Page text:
Co-operative Co-Parenting: is it even possible?
Even if you and your partner have parted on very less than amicable terms, there is still one thing that you both have in common – your children. And for their sakes you will need to figure out how to put a brave face on it and, in this last area of your lives where you have a shared responsibility, you are going to have to work together. As much as you might like a clean break and never to set eyes on your ex again, you have created a new life together and that will be your joint concern for the rest of both your lives. So here are some things you will have to think about when it comes to jointly parenting your children.
Put in boundaries/rules as you ALL intend them to go on
Your children may not be slow in grasping the possibilities for an open season of demands that your split presents. Spoiling your children with gifts is an ill-advised way of placating your guilt, as is indulging your children by letting them do things the other parent wouldn’t approve of (or that deep down you know you shouldn’t). It can be tempting but it will backfire in the end. Children need to understand that the new set of circumstances that you all find yourself in are here for keeps and as such you will all have to settle down to living a ‘normal’ life sooner rather than later.
The rules that the children lived by when you were both together, with regard to their bedtimes, sitting up at the table to eat or not being on screens for too long have to be upheld in both homes. It is not good practice for your children to be going to bed as normal at home and then when they visit, staying up much later, or eating a pizza on the floor while playing an adult video game. However painful it might be, you will have to get your heads together over this one and make and stick to the ground rules. The areas you are most likely to need to discuss are: bedtime, diet, behaviour, discipline, supervision, treats and entertainment (e.g. video games).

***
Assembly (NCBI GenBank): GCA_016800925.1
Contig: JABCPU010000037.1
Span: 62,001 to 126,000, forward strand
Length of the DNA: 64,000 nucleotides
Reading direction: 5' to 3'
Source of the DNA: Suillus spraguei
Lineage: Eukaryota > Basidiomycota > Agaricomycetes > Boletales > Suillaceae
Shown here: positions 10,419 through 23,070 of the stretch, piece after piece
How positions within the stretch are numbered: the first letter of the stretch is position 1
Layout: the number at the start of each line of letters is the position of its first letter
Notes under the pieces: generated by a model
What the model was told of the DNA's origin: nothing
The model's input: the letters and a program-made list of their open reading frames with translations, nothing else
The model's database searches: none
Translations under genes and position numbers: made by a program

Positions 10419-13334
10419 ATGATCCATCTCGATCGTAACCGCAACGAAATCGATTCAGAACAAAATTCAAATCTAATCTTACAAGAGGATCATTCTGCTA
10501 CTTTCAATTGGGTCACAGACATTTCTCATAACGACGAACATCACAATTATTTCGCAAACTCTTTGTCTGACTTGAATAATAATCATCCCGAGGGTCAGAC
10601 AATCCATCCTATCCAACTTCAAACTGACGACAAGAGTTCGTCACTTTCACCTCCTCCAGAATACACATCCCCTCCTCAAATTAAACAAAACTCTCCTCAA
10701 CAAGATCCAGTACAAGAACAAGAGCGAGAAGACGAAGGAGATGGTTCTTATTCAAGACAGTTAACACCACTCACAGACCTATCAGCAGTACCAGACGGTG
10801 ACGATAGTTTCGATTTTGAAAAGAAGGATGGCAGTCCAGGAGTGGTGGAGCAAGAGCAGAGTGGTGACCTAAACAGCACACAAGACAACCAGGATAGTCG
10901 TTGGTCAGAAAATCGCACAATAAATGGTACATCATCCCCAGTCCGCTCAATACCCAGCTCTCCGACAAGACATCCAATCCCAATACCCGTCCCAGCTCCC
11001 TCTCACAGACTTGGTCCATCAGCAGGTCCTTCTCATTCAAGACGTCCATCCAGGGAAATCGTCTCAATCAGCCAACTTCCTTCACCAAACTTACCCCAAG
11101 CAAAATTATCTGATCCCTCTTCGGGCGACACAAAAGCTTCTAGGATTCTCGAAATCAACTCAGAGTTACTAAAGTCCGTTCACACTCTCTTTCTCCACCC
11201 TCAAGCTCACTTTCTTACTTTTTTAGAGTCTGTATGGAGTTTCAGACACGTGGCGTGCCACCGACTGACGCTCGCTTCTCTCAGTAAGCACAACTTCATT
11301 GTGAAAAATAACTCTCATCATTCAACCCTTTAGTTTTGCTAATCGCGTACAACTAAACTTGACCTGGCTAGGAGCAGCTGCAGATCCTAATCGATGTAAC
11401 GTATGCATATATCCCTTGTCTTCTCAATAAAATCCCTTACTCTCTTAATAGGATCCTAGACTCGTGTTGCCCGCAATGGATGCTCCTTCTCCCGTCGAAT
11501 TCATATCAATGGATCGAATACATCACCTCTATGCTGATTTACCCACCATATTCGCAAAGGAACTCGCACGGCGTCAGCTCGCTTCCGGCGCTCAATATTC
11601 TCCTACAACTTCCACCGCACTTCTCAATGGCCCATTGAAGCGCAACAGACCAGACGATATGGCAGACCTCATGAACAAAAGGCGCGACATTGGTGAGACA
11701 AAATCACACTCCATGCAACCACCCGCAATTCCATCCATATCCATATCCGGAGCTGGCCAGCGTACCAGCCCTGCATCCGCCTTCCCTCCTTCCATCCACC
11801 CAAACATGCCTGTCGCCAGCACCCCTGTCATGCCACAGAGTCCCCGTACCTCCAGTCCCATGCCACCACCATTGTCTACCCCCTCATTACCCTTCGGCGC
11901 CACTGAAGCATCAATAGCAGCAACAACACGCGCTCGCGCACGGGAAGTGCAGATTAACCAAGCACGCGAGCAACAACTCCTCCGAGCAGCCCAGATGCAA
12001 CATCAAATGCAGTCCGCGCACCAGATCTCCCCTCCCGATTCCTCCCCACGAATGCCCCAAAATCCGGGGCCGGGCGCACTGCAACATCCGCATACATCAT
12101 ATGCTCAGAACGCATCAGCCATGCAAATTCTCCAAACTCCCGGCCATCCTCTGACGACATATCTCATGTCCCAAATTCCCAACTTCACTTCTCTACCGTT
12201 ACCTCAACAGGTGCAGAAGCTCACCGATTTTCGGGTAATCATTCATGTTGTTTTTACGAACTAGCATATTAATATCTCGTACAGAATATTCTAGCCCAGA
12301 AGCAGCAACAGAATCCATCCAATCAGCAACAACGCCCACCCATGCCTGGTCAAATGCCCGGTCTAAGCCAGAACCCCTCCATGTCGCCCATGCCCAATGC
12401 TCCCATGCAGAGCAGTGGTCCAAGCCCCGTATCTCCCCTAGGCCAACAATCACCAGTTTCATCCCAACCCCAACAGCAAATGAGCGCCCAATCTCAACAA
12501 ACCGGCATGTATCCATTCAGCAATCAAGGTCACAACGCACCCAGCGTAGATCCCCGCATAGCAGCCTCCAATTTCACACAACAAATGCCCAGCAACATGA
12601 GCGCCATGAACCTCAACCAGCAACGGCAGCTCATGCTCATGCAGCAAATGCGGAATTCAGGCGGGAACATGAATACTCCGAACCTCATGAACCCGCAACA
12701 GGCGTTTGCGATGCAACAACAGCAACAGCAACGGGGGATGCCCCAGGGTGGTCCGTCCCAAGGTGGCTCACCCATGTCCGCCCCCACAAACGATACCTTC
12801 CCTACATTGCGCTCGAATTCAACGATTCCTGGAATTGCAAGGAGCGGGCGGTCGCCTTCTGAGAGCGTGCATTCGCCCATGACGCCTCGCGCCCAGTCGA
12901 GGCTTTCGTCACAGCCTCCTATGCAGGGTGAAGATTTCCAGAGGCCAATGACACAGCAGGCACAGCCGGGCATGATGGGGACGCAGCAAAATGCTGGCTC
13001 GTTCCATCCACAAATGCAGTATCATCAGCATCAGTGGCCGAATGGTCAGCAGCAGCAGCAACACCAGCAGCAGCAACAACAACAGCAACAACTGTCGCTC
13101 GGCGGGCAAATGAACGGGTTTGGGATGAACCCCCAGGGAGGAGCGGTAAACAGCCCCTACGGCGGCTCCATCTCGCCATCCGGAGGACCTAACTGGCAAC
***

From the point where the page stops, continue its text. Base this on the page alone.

It could be that you and your ex partner always had different ideas about successful parenting and one or the other of you might see this as their chance to implement or veto what they has always seen as vital or unnecessary for the children. Resist this at all costs! The main focus for you both at this time should be in ensuring that your children are not permanently scarred by the marriage breakdown. For that a new and clear routine needs to be established as soon as possible. If you do have differing ideas about bedtimes and other things, try to meet in a compromise. And then stick to it!
Do not argue in front of the children
Never make this area of your and their lives a battlefield. You have gone your separate ways but to the children you are both still the most important things in their lives. When you do come together for events that require you both to be there, then be civil! The last thing that your children want is to be on edge any time the pair of you meet, after all the split and all the heartache that has led to you living apart was supposed to have been the end of the discord stage – one of the reasons that you are better off apart. If you carry on bickering and fighting then your children will not be able to benefit from a new calmer environment.